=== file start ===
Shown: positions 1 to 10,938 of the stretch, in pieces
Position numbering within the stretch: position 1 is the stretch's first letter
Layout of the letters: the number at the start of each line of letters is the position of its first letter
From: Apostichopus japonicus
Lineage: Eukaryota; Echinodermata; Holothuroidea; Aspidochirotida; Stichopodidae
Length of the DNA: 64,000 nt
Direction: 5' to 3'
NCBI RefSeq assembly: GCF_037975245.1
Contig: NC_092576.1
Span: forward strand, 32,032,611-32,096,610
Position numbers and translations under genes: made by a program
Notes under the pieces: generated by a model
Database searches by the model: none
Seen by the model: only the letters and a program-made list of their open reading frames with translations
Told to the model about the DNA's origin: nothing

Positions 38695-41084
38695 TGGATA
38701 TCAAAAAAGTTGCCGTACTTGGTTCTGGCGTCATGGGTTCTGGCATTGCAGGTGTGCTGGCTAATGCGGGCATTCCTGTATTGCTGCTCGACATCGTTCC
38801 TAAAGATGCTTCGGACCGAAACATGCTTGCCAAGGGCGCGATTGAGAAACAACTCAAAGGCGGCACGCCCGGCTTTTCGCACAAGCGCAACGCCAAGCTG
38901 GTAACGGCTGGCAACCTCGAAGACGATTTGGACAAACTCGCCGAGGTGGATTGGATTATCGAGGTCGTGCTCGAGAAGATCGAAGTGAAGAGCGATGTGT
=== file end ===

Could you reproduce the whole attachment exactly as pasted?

Shown: positions 1 to 10,938 of the stretch, in pieces
Position numbering within the stretch: position 1 is the stretch's first letter
Layout of the letters: the number at the start of each line of letters is the position of its first letter
From: Apostichopus japonicus
Lineage: Eukaryota; Echinodermata; Holothuroidea; Aspidochirotida; Stichopodidae
Length of the DNA: 64,000 nt
Direction: 5' to 3'
NCBI RefSeq assembly: GCF_037975245.1
Contig: NC_092576.1
Span: forward strand, 32,032,611-32,096,610
Position numbers and translations under genes: made by a program
Notes under the pieces: generated by a model
Database searches by the model: none
Seen by the model: only the letters and a program-made list of their open reading frames with translations
Told to the model about the DNA's origin: nothing

Positions 38695-41084
38695 TGGATA
38701 TCAAAAAAGTTGCCGTACTTGGTTCTGGCGTCATGGGTTCTGGCATTGCAGGTGTGCTGGCTAATGCGGGCATTCCTGTATTGCTGCTCGACATCGTTCC
38801 TAAAGATGCTTCGGACCGAAACATGCTTGCCAAGGGCGCGATTGAGAAACAACTCAAAGGCGGCACGCCCGGCTTTTCGCACAAGCGCAACGCCAAGCTG
38901 GTAACGGCTGGCAACCTCGAAGACGATTTGGACAAACTCGCCGAGGTGGATTGGATTATCGAGGTCGTGCTCGAGAAGATCGAAGTGAAGAGCGATGTGT